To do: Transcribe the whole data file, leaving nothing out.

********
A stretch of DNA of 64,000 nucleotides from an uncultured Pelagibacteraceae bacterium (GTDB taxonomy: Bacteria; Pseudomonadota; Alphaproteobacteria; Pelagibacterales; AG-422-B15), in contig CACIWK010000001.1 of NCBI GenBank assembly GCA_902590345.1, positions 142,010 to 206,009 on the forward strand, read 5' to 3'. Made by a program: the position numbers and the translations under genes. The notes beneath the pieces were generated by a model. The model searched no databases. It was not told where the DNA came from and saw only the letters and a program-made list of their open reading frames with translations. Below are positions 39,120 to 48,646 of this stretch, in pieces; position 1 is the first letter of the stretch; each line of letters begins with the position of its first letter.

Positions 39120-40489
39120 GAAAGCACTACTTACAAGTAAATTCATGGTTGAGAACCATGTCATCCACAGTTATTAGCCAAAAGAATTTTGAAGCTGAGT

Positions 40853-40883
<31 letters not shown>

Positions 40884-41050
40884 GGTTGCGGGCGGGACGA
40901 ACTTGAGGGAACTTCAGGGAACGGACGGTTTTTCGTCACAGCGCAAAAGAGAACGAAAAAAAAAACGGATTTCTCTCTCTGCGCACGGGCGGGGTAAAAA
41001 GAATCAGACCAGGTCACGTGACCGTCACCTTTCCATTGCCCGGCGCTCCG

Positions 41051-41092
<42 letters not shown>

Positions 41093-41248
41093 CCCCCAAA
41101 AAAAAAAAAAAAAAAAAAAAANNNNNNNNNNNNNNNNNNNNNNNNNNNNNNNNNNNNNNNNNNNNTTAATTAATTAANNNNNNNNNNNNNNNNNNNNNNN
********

A stretch of DNA of 64,000 nucleotides from an uncultured Pelagibacteraceae bacterium (GTDB taxonomy: Bacteria; Pseudomonadota; Alphaproteobacteria; Pelagibacterales; AG-422-B15), in contig CACIWK010000001.1 of NCBI GenBank assembly GCA_902590345.1, positions 142,010 to 206,009 on the forward strand, read 5' to 3'. Made by a program: the position numbers and the translations under genes. The notes beneath the pieces were generated by a model. The model searched no databases. It was not told where the DNA came from and saw only the letters and a program-made list of their open reading frames with translations. Below are positions 39,120 to 48,646 of this stretch, in pieces; position 1 is the first letter of the stretch; each line of letters begins with the position of its first letter.

Positions 39120-40489
39120 GAAAGCACTACTTACAAGTAAATTCATGGTTGAGAACCATGTCATCCACAGTTATTAGCCAAAAGAATTTTGAAGCTGAGT

Positions 40853-40883
<31 letters not shown>

Positions 40884-41050
40884 GGTTGCGGGCGGGACGA
40901 ACTTGAGGGAACTTCAGGGAACGGACGGTTTTTCGTCACAGCGCAAAAGAGAACGAAAAAAAAAACGGATTTCTCTCTCTGCGCACGGGCGGGGTAAAAA
41001 GAATCAGACCAGGTCACGTGACCGTCACCTTTCCATTGCCCGGCGCTCCG

Positions 41051-41092
<42 letters not shown>

Positions 41093-41248
41093 CCCCCAAA
41101 AAAAAAAAAAAAAAAAAAAAANNNNNNNNNNNNNNNNNNNNNNNNNNNNNNNNNNNNNNNNNNNNTTAATTAATTAANNNNNNNNNNNNNNNNNNNNNNN